.September 18, 2017 – Floodwaters are receding in Texas and Florida after hurricanes Harvey and Irma. But there’s a new threat on the rise that’s sure to affect areas hit by the incoming hurricane Maria too: mosquitoes and the diseases they carry, like Zika and West Nile.
The scene is the same for hundreds of thousands of homes in the hardest hit areas. Curbsides are stacked to the sky with rotten wood, soggy trash bags, broken furniture and other dangerous debris. Pieces of torn apart homes line streets in many areas, this debris becomes a new home for pockets of standing water – an absolutely perfect environment for mosquito larvae to thrive in.
According to the CDC, “Immediately following a hurricane, flooding occurs. Mosquito eggs laid in the soil by floodwater mosquitoes during previous floods hatch. This results in very large populations of floodwater mosquitoes. … The types of mosquitoes that can spread viruses may increase 2 weeks to 2 months after a hurricane, especially in areas that did not flood but received more rainfall than usual.”
Take a look at this video from Refugio, Texas to get a better idea of just how big the mosquito population is growing:
Areas in Texas and Florida have begun taking precautions to protect against the post-hurricane population surge and the threat of the West Nile and Zika viruses.
To help keep things under control, the Texas Department of State Health Services (DSHs) enlisted the help of FEMA and the U.S. Air Force to provide aerial spraying “to reduce the effects mosquitoes are having on recovery efforts and the possibility of a future increase in mosquito-borne disease.” As of September 17, an estimated 4.36 million acres were sprayed across a handful of counties.
Areas in Florida, meanwhile, have begun spraying problem areas at night, as well as placing growth hormone pellets in areas with standing water to kill mosquito larvae. Officials are urging returning residents to clear their properties of any areas with standing water, while also encouraging the use of insect repellant while doing so.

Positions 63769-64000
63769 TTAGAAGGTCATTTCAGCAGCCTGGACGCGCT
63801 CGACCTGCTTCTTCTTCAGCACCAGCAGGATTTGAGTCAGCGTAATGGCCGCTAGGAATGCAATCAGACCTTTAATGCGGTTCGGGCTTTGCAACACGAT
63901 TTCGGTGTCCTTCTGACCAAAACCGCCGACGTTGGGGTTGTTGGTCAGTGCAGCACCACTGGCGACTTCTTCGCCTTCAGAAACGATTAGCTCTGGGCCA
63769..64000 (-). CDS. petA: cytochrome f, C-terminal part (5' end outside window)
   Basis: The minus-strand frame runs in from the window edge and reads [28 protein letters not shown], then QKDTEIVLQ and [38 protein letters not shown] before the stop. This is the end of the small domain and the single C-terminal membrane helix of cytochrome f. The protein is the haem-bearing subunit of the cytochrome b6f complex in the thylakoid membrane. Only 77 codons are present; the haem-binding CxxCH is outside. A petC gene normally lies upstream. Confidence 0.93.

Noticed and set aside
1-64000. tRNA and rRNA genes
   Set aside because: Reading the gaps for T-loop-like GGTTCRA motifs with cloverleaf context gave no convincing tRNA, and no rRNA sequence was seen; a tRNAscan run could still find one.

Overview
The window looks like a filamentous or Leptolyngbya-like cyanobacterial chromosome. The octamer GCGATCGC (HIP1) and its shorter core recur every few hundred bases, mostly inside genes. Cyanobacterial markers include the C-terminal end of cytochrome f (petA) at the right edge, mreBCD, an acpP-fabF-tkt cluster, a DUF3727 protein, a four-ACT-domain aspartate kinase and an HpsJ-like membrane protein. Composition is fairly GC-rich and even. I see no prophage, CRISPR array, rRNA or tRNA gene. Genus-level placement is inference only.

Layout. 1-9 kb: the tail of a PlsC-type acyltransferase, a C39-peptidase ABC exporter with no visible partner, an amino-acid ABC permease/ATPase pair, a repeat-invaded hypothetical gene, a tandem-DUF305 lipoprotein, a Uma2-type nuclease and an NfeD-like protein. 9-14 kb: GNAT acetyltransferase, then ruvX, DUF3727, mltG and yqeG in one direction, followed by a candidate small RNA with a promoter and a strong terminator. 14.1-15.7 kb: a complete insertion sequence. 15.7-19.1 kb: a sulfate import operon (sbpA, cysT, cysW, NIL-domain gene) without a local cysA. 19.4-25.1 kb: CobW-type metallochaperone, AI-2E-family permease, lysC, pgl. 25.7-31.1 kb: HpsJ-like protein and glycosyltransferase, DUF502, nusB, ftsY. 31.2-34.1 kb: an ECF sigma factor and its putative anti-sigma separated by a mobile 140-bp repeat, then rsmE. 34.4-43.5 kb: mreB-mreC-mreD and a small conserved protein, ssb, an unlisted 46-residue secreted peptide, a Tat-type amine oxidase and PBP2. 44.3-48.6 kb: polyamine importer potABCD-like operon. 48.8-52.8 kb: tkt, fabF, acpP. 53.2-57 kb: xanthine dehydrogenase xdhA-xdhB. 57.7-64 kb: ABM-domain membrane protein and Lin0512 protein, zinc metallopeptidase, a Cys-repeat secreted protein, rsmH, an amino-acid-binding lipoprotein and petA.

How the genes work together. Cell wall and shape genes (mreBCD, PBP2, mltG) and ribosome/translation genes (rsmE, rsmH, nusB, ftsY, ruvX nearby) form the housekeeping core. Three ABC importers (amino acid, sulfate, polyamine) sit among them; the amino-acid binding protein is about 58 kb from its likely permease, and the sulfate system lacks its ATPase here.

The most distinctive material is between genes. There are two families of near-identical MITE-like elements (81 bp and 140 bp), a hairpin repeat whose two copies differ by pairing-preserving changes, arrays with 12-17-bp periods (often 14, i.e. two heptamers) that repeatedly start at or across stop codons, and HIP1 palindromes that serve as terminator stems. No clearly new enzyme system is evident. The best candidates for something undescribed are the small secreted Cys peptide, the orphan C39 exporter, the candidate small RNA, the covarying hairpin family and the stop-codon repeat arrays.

How PEPID can help clinicians on the scene
Doctors face different challenges with a massive influx of patients across affected areas. While this influx has not been mosquito-related so far, the looming boom in the mosquito population means a highly increased chance of becoming infected.
In fact, mosquitoes were a growing concern in these areas before hurricanes Harvey and Irma were on anyone’s radar. As of September 13th, the CDC reported 23 Zika cases in Texas, 50 in Florida (including the first case of sexual transmission), and 41 in the Virgin Islands. Meanwhile, the CDC also reported 71 cases of the West Nile Virus in Texas as of September 12th, and the number in Florida isn’t documented.
In this case with the mosquito population set to explode, preparedness is key and that’s where PEPID comes into play. “A quick review of common related injuries is helpful in treating an influx of patients due to a disaster,” says Dr. Nick Ho, Chief Emergency Medicine Editor at PEPID. In this specific case, brushing up on symptoms of Zika and West Nile could be extremely helpful and save time once these cases begin to roll in. In fact, PEPID has just updated its section on West Nile virus, so with PEPID you’ll be getting the most current information regarding the disease.
To support the clinicians helping the victims of Harvey and Irma, PEPID has opened its most popular suites for free use until October 9th. These suites include disaster related content for common injuries, as well as detailed clinical information and tools to assist with mosquito-borne illnesses, mold-induced asthma and allergy complications, and more. We’ve also updated our content on West Nile.
Since 1994, PEPID has been a leading developer of clinical and drug information resources and mobile applications for healthcare providers, hospitals and medical schools in 159 countries. PEPID’s comprehensive tools enable healthcare professionals to efficiently pinpoint diagnoses, treat diseases, detect harmful drug interactions and allergy sensitivities, accurately dose patients, and provide quality patient education – quickly and efficiently, all from the palm of the clinician’s hand.
To learn more about PEPID, please visit pepid.com.